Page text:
This October, Turre will be the opening act at the Serious Fun Arts Festival in White Plains where she will perform her new show, “Emerging.”
“My Emerging show combines immersive theater, jazz, dance and performance, but it takes the audience on a journey through considering what their ikigai might be,” she explains. “It’s a show in three movements. First, it’s a celebration that we’re all still here and made it through the pandemic. The second movement encourages the audience to focus on what things they need to let go of in order to have the life they want, like sexism, racism or ageism. The end is a celebration of themself and a promise that they’ll try to make a change in their lives, even if it’s a slight tweak.”
On top of everything, Turre has a three-year-old son and 10-year-old stepdaughter. “I love being a mom,” she says. “But I’m glad I had the opportunity to travel the world, figure myself out, learn all the things I’ve learned, and set my life up in a way where I create my own schedule, making me present for my children.”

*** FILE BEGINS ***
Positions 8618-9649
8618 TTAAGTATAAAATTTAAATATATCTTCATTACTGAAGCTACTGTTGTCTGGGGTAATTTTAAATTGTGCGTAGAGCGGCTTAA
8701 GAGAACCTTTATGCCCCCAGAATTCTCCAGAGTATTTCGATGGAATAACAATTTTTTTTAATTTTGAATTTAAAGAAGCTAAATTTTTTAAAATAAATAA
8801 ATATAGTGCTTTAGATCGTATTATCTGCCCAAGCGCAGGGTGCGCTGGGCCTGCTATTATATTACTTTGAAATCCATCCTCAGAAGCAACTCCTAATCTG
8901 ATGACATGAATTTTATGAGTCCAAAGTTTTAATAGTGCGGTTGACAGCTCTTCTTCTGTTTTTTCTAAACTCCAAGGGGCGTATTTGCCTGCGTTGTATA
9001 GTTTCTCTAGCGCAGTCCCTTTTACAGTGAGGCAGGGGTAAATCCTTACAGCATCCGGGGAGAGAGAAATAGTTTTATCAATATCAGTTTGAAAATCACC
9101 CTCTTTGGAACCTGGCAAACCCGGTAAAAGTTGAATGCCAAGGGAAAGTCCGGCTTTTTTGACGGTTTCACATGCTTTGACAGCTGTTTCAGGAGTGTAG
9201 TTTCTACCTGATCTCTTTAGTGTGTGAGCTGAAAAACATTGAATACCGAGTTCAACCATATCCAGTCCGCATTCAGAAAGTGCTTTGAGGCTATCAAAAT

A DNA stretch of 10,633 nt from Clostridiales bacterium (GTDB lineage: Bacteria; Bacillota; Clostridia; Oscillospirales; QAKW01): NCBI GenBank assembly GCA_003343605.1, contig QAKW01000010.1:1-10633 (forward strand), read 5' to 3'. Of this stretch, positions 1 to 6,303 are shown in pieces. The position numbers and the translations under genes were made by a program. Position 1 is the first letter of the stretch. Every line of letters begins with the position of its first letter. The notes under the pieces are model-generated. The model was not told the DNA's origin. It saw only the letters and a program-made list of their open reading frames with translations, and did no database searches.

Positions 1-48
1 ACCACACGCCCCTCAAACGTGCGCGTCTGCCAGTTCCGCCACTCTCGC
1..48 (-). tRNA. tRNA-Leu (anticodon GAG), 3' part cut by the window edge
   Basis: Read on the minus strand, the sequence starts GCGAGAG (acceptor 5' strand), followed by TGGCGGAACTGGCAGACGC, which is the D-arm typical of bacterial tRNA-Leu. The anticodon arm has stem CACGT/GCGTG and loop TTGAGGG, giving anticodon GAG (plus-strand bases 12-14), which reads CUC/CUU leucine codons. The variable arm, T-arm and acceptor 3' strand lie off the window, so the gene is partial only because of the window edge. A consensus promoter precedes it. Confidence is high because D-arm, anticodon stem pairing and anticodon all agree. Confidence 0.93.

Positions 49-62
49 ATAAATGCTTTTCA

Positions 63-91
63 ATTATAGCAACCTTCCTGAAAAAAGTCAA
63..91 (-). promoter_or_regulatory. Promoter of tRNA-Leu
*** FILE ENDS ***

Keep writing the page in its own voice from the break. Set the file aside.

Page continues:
In a full-circle moment, Turre plans to take her kids with her to Europe next summer while she performs her Emerging show. “I’m now continuing the cycle of exposing my kids to different cultures and communities by taking them with me to travel the world, just like my parents did for me.”
All things considered, Turre has found her ikagia. She loves what she does, she excels at it, she gets paid to do it, and, most importantly, she’s doing what the world needs her to do.